How Memphis Police, Victims Cope with Unsolved Murders


Unsolved cases add safety concerns, anger, and confusion for families of the victims, says the Memphis Commercial Appeal. In a feature on Memphis’ 22 unsolved murders in the last year, the newspaper interviews Lt. John Mills, in charge of cold cases for the Shelby County Sheriff’s Office. When leads run out on a case, investigators meet and decide what’s next. They may retrace their steps, canvass the neighborhood and redo interviews depending on the available labor pool. The decision to put a homicide case on the shelf is not made lightly. “When you work so hard and you aren’t able to see the finale — that hurts you, too,” said Mills.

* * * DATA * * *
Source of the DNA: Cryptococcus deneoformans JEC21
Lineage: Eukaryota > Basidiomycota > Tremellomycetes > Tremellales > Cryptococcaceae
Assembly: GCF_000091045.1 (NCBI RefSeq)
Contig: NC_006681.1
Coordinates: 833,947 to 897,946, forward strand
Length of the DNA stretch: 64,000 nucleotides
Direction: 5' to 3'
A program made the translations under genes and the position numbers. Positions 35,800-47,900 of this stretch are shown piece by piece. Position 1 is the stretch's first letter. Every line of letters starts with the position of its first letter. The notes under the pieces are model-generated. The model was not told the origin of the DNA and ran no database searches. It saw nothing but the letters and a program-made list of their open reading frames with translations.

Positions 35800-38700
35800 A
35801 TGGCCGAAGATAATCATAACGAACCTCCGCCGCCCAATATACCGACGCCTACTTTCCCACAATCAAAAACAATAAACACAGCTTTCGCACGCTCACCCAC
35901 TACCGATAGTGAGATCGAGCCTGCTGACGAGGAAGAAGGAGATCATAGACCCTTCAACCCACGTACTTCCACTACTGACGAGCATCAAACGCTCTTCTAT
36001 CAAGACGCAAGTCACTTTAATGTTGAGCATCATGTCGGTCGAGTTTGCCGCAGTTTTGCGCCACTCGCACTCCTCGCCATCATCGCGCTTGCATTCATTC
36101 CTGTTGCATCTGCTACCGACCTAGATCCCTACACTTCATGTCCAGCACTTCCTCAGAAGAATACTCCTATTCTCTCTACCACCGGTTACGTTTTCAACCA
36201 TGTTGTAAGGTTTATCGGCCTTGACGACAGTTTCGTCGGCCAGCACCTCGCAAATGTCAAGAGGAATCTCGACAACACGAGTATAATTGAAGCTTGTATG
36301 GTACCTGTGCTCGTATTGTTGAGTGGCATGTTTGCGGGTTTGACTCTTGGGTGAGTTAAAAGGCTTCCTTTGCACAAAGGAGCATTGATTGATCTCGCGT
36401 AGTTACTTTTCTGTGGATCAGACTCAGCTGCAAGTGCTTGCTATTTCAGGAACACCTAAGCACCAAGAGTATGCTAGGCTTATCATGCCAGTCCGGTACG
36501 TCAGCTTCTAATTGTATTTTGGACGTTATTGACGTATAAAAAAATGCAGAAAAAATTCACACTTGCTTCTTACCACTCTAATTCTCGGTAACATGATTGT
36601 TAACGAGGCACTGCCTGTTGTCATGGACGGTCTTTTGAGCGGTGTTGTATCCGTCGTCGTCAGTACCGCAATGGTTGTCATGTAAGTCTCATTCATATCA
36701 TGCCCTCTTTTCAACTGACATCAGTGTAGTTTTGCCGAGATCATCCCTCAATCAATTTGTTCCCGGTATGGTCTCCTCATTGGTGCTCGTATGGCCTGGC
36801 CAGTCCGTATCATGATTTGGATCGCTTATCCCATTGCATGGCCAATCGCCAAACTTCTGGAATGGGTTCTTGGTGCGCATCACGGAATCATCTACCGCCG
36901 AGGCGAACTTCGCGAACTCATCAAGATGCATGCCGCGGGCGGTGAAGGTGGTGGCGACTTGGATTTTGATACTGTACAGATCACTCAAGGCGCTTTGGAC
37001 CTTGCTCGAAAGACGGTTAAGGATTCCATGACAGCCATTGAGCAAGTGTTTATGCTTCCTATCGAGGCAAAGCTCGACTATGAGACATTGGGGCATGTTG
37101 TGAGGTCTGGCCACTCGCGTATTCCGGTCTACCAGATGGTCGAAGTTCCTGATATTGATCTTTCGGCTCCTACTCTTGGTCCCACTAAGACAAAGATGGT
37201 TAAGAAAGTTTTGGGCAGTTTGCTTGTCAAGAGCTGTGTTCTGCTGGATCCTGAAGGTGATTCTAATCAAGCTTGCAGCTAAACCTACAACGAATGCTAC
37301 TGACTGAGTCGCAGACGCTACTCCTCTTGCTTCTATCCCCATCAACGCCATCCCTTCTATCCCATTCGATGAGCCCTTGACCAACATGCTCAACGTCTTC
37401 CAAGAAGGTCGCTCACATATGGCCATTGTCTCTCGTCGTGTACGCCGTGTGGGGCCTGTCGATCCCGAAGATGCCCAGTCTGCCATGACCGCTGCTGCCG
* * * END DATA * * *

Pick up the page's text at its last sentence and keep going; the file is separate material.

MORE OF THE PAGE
Former Memphis police investigator Bob Wright still is haunted by the puzzles left in pieces, the unsolved cases from his past. “I can remember every unsolved homicide I worked,” he said. “Some cases, you just don’t have a lot of to go on.” Lack of manpower during a rash of killings shifts priority to the ever-growing number of new cases, he said. Memphis homicide numbers are up year-to-date, with 58 as of Wednesday compared with 48 at this time last year. More than ace police work is necessary to lower homicide rates, said activist Stevie Moore. He has been holding Stop the Killing rallies in Memphis since his son Prentice was shot outside a nightclub in 2003. “Police are doing everything they can, and still it’s not enough,” he said. “We’ve got to get the community involved.”

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